Should I File a Response to Divorce in California?
If you have been served with the initial divorce papers (the Summons and Petition for Dissolution of Marriage), you are the Respondent during a divorce in California. The Petition tells you what your spouse is asking for.
Usually, a Petitioner will put their "best-case scenario" in the Petition, so it is not always a truthful indication of the result they are looking for. The Summons applies to both you and your spouse and contains some standard limits (orders) on what each of you can do with your property, money, and other assets or debts. It also restricts (among other things) you or your spouse from moving out of state with your kids.
Should you file a Response to the divorce Petition?
Once you've been served, you have the choice to to file a Response (FL-120) within 30 days unless (a) you do not object to the requests in your spouse's Petition (like, you agree that they are asking for child or spousal support or other things); (b) your spouse has granted you an extension (in writing) to hold off on filing a Response while the two of you mediate or negotiate the issues involved in your divorce (assets, debts, kids, financial support, attorney fees); or (c) you are filing another document to try to dismiss or move the divorce to another county or state.*
What happens if you don't file a Response?
If you do not file a Response and do not request your spouse to provide you with an extension, the Petitioner can proceed with asking the judge for the requests they made in the Petition. Your judge will base their decision about everything from support and property to custody and visitation on what your spouse put in their Petition. This is called a "true default" because you are not involved in the divorce at all; you have given up your right to participate in the case (although there are some exceptions to post-divorce issues that come up with respect to your kids).
If you and your spouse are working toward an agreement on all issues (or already have a notarized agreement), you may choose to not file a Response. In this case, your spouse will still take your "default," but you will still have a say in the final outcome as you reach a written, enforceable agreement. This is called a "Default with Agreement." In Default with Agreement, you both review and sign the final agreement showing you agree to the terms.
What is the benefit of not filing a Response?
- You avoid the court filing fee (usually $435).
- Depending upon your county and your spouse's preference, you may not have to prepare some mandatory forms (such as Financial Disclosures).
- Your spouse must complete the majority (and sometimes all) of the court-required forms.
- You send the message to your spouse that you would like to work cooperatively toward a full resolution.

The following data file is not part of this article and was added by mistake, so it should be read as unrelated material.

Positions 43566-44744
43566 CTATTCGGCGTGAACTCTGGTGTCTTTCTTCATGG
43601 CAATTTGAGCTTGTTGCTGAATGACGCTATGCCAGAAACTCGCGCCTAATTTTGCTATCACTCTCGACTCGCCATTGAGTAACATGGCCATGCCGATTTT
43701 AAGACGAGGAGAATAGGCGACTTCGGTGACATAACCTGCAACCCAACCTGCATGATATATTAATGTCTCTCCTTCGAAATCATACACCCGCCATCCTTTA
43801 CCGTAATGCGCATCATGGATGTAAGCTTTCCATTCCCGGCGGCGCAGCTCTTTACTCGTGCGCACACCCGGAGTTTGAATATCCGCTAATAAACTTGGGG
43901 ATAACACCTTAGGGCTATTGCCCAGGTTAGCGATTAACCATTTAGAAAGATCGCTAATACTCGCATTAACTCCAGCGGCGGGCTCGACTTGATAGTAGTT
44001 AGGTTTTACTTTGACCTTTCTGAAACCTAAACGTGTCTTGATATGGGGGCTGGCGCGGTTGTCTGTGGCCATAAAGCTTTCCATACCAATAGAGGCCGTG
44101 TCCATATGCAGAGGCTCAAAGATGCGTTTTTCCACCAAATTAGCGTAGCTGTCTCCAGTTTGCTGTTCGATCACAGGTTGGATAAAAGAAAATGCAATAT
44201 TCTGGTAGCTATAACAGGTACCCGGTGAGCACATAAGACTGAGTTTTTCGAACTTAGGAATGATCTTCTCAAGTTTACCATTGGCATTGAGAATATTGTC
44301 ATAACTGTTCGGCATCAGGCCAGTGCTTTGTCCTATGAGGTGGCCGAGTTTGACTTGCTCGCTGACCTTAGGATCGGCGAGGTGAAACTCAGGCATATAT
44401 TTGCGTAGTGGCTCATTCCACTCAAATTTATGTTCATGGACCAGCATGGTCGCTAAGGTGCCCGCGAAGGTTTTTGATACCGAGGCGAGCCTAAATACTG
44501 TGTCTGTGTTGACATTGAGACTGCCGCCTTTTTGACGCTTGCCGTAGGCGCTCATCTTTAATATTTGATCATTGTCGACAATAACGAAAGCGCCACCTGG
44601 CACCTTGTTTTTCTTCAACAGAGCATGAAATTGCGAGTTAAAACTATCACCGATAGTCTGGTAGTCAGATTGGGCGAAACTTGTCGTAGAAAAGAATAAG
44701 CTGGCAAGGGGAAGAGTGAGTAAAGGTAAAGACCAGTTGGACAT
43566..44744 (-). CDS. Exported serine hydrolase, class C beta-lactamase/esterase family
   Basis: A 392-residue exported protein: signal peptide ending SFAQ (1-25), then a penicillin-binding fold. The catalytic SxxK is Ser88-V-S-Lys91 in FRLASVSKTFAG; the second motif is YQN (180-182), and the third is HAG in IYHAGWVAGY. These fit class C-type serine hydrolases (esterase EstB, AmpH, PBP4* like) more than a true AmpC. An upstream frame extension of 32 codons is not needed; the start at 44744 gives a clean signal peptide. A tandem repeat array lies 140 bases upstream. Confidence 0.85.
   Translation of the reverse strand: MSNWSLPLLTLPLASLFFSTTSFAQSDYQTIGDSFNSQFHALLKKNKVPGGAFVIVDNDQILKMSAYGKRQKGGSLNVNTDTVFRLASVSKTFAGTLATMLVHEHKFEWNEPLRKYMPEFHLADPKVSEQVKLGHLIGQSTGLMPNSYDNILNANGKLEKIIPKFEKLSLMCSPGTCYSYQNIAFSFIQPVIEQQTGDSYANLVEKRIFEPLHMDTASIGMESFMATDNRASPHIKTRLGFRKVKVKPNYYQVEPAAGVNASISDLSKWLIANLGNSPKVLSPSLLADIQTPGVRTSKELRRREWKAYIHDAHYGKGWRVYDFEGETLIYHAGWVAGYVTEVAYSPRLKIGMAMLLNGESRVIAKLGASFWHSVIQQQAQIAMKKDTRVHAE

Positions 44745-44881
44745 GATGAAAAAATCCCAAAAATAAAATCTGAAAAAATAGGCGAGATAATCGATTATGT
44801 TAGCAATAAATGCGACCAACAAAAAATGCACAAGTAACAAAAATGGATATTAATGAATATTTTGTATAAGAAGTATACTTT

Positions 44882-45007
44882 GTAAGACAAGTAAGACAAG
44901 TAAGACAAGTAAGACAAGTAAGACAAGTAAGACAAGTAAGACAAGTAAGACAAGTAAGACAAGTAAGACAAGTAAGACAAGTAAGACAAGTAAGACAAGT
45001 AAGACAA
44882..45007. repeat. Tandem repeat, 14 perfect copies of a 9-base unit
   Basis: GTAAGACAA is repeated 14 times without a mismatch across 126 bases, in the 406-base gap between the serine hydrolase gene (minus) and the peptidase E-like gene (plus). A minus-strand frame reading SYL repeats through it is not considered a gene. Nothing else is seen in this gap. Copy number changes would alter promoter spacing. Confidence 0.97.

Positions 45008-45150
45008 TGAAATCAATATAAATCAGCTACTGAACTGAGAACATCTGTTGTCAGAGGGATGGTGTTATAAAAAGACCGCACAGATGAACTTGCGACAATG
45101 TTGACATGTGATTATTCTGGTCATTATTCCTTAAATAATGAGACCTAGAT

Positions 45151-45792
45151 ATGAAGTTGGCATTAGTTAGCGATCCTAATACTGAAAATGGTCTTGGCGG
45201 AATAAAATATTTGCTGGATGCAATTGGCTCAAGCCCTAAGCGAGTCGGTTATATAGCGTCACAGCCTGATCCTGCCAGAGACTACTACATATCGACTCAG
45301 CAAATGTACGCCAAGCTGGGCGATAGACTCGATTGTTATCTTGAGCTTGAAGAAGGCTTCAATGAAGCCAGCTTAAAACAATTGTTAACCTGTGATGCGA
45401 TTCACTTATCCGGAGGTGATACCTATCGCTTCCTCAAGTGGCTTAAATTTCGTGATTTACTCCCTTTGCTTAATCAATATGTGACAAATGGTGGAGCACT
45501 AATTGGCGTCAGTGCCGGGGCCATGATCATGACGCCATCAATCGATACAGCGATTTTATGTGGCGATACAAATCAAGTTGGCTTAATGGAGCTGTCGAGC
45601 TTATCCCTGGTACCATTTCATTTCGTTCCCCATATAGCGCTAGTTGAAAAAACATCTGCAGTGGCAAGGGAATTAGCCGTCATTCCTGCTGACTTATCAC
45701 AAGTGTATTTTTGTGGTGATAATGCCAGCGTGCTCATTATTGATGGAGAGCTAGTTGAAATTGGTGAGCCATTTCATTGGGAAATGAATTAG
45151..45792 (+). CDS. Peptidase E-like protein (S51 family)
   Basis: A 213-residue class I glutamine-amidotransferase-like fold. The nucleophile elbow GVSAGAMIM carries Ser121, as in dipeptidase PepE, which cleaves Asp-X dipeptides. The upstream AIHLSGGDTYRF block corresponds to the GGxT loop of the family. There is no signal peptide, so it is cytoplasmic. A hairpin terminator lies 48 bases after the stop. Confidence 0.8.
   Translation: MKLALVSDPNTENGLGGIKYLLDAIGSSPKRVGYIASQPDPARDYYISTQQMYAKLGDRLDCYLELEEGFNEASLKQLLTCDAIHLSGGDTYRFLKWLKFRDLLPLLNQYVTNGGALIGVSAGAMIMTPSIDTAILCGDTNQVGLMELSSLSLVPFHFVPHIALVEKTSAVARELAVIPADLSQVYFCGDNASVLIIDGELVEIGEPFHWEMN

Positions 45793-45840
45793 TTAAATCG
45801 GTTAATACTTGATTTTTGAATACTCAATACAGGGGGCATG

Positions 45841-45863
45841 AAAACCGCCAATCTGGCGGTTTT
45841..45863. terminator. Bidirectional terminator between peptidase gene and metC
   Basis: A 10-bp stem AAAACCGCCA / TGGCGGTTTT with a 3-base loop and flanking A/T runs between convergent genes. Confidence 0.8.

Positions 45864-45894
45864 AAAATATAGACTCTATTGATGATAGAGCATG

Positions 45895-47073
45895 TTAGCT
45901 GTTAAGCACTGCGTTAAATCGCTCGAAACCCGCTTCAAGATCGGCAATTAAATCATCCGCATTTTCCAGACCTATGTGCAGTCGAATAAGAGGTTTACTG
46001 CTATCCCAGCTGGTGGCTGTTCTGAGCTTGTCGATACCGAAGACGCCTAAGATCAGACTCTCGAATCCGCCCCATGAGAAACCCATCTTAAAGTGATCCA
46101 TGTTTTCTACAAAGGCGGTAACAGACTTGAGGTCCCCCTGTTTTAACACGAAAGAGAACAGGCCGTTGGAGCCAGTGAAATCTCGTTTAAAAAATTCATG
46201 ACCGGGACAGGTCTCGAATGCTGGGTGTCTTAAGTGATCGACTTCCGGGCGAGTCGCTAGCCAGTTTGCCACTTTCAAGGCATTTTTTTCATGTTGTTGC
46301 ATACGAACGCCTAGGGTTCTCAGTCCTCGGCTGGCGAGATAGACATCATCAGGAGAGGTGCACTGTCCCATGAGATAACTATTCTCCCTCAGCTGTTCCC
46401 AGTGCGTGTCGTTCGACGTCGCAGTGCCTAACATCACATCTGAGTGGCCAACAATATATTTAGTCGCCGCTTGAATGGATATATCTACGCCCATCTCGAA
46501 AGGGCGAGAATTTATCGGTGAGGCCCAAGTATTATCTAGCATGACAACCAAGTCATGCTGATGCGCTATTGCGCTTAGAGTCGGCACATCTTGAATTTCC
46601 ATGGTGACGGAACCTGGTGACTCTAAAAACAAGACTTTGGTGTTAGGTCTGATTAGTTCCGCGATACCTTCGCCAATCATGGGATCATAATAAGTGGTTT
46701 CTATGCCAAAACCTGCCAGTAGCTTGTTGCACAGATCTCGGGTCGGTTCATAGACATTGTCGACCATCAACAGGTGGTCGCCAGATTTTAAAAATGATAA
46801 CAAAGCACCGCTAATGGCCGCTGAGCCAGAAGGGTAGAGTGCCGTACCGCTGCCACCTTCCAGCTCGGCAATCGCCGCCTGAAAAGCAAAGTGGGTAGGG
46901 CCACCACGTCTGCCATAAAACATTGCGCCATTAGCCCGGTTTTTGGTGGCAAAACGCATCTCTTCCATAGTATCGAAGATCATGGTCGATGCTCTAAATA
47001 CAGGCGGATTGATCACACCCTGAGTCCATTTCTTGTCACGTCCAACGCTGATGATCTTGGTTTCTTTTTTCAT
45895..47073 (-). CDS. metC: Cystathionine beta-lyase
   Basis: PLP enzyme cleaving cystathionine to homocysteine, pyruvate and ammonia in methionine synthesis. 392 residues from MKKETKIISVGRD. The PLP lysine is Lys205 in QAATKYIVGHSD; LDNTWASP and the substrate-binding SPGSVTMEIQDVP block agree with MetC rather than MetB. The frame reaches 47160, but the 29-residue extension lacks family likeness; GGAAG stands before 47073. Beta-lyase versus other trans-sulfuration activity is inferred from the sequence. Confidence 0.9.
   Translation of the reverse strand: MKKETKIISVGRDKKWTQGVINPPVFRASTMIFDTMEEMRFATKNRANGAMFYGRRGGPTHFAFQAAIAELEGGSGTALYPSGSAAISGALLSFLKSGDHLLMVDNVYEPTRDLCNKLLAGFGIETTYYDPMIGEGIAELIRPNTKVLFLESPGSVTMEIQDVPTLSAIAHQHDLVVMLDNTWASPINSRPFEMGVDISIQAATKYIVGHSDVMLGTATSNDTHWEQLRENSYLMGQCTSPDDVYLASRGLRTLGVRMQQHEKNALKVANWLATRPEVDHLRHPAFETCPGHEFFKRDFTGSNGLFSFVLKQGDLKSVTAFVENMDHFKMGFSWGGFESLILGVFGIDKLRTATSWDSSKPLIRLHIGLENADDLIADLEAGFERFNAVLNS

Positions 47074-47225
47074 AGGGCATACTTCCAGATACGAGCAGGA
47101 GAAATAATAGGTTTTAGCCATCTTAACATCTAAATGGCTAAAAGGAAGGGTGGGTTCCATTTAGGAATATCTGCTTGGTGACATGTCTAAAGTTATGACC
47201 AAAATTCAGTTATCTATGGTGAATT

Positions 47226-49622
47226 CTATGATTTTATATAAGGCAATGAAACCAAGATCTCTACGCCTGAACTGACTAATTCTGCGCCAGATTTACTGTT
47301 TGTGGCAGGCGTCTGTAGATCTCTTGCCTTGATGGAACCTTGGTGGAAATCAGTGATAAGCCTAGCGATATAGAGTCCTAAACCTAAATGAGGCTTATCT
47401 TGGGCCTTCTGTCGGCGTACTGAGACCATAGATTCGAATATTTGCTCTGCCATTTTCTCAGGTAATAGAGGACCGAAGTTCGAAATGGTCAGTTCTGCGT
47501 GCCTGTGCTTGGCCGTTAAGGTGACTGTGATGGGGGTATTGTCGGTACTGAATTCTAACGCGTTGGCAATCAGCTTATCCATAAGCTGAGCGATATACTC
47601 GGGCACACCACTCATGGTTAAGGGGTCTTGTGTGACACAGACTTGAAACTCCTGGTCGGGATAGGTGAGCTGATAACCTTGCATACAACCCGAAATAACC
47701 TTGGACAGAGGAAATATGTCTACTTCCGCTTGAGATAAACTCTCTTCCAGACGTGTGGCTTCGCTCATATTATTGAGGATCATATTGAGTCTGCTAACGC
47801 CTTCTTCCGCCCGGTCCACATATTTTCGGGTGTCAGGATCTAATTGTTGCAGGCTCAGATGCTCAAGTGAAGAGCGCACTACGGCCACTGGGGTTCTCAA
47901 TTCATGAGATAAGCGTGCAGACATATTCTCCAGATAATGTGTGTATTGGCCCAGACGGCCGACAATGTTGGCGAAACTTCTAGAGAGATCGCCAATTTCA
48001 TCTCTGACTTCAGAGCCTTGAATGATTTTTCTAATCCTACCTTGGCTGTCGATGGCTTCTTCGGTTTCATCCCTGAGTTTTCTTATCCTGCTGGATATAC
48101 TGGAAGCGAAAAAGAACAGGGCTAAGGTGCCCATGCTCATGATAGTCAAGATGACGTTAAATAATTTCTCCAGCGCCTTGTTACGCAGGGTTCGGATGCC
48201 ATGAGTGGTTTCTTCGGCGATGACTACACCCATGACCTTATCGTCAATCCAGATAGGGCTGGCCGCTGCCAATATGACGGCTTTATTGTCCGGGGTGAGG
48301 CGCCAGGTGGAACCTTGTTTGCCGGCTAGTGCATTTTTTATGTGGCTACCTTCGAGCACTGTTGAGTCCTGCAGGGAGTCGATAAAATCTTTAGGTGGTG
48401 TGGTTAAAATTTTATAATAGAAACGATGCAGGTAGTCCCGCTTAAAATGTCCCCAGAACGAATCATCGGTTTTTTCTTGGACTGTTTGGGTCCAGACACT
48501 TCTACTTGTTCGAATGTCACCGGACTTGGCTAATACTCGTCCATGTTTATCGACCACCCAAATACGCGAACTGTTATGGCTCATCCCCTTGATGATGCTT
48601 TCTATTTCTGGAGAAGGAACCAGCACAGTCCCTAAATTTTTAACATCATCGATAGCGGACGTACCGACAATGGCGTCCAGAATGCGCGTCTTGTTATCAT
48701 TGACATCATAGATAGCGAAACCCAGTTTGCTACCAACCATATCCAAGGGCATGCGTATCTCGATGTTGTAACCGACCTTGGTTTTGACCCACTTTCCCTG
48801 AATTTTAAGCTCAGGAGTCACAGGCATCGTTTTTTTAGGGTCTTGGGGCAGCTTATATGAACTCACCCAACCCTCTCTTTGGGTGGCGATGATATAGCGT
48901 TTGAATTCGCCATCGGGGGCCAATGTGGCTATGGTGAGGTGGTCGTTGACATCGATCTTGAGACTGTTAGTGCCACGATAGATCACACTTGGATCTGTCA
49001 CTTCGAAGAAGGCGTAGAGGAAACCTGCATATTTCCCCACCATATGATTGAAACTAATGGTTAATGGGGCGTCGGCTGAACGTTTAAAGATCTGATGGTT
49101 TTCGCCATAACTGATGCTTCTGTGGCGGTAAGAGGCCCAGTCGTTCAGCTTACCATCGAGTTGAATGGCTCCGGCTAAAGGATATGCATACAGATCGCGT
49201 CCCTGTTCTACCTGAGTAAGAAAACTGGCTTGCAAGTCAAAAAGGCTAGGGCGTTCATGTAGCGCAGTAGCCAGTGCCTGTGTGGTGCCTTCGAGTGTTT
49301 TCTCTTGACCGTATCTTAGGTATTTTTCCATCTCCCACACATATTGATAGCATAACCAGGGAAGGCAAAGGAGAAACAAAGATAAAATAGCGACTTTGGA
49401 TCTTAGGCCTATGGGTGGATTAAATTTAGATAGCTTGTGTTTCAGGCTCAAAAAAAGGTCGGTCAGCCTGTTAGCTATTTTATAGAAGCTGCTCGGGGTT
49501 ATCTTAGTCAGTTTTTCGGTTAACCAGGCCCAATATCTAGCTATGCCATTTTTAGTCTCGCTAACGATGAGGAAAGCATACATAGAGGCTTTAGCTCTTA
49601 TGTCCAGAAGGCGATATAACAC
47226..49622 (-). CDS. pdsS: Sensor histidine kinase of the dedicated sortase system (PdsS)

Counties that still require both spouses to submit Financial Disclosures in California even if no Response is filed are: Alameda, Butte, Contra Costa, El Dorado, Los Angeles, Marin, Nevada, Orange, Sacramento, San Mateo, Santa Barbara, Solano, Tulare, and Ventura.
If you do not file a Response because you and your spouse have chosen to work with a mediator or otherwise negotiate a resolution outside of court, make sure your spouse agrees (in writing) to grant you an extension. This allows you to keep working toward an agreement. But, if things get messy, you can jump into action by filing a Response.
What's the difference between "true" default and Default with Agreement?
If you and your spouse are working on an Agreement, and you don't object to anything you saw in the Petition, you do not need to Respond to the Petition if you don't want to. You and your spouse will then be working on a divorce called "Default with Agreement," meaning you will still have a say in the Agreement and be signing off on the Agreement at the end of the divorce.
In this case, your spouse would not file additional paperwork asking for a "true" default, which would mean you would not get a say in the divorce. (Note: true default requires the Petitioner to provide a good level of proof to the court that the Respondent does not want to participate in the divorce.)
How we can help you as a Respondent
As the Respondent, you can use Hello Divorce, too. Since your spouse is likely going to prepare the Agreement for you to sign off on, you should only need to use our software or services for a couple of months (max). You can purchase a Response here and the required Financial Disclosures here.
Template Response to Petition for Divorce in California
If you have been served with a Petition for Dissolution of Marriage or Legal Separation (FL-100), use this template to prepare your Response.
When to Use: Your spouse has filed for divorce, legal separation, or dissolution of a domestic partnership, and you need to Respond.
Why: The Petition was your spouse’s opportunity to state their position, and the Response is your chance to state which areas you disagree on. Additionally, if you don’t Respond, your spouse can obtain a default against you which allows them to proceed without your involvement.
A precautionary measure
Most members who choose to file a Response with the court do it as a just-in-case precautionary measure. They ultimately reach an agreement with their spouse on all issues. If you decide to file a Response and have not agreed to an extension, you must file it within 30 days from the date of "service" (personal delivery) or within 30 days of signing the Notice and Acknowledgment of Receipt if your spouse served you without personal delivery.
Learn more about what it means to be a "Respondent" at this link.